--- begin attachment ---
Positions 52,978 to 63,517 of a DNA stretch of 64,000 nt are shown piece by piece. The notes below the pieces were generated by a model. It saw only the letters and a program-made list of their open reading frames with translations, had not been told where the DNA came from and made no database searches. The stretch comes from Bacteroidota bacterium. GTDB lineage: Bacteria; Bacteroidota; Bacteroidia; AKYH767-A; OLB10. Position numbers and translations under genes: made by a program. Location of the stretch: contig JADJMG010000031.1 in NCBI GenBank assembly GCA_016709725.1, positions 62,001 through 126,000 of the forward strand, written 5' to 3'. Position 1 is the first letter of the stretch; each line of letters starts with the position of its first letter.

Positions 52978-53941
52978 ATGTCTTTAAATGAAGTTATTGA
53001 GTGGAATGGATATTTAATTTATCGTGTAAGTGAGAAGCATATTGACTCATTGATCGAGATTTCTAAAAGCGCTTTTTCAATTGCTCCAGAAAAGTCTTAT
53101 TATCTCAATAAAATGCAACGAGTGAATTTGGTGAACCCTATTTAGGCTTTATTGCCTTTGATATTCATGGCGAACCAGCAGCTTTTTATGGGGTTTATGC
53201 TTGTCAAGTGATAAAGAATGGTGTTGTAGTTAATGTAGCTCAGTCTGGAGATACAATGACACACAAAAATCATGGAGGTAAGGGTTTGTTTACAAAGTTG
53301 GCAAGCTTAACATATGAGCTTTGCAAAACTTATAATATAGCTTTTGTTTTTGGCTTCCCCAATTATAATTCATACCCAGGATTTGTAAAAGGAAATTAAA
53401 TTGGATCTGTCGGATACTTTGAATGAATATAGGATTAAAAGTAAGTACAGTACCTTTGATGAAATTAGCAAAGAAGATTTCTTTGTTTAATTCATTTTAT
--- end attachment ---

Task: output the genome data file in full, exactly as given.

Positions 52,978 to 63,517 of a DNA stretch of 64,000 nt are shown piece by piece. The notes below the pieces were generated by a model. It saw only the letters and a program-made list of their open reading frames with translations, had not been told where the DNA came from and made no database searches. The stretch comes from Bacteroidota bacterium. GTDB lineage: Bacteria; Bacteroidota; Bacteroidia; AKYH767-A; OLB10. Position numbers and translations under genes: made by a program. Location of the stretch: contig JADJMG010000031.1 in NCBI GenBank assembly GCA_016709725.1, positions 62,001 through 126,000 of the forward strand, written 5' to 3'. Position 1 is the first letter of the stretch; each line of letters starts with the position of its first letter.

Positions 52978-53941
52978 ATGTCTTTAAATGAAGTTATTGA
53001 GTGGAATGGATATTTAATTTATCGTGTAAGTGAGAAGCATATTGACTCATTGATCGAGATTTCTAAAAGCGCTTTTTCAATTGCTCCAGAAAAGTCTTAT
53101 TATCTCAATAAAATGCAACGAGTGAATTTGGTGAACCCTATTTAGGCTTTATTGCCTTTGATATTCATGGCGAACCAGCAGCTTTTTATGGGGTTTATGC
53201 TTGTCAAGTGATAAAGAATGGTGTTGTAGTTAATGTAGCTCAGTCTGGAGATACAATGACACACAAAAATCATGGAGGTAAGGGTTTGTTTACAAAGTTG
53301 GCAAGCTTAACATATGAGCTTTGCAAAACTTATAATATAGCTTTTGTTTTTGGCTTCCCCAATTATAATTCATACCCAGGATTTGTAAAAGGAAATTAAA
53401 TTGGATCTGTCGGATACTTTGAATGAATATAGGATTAAAAGTAAGTACAGTACCTTTGATGAAATTAGCAAAGAAGATTTCTTTGTTTAATTCATTTTAT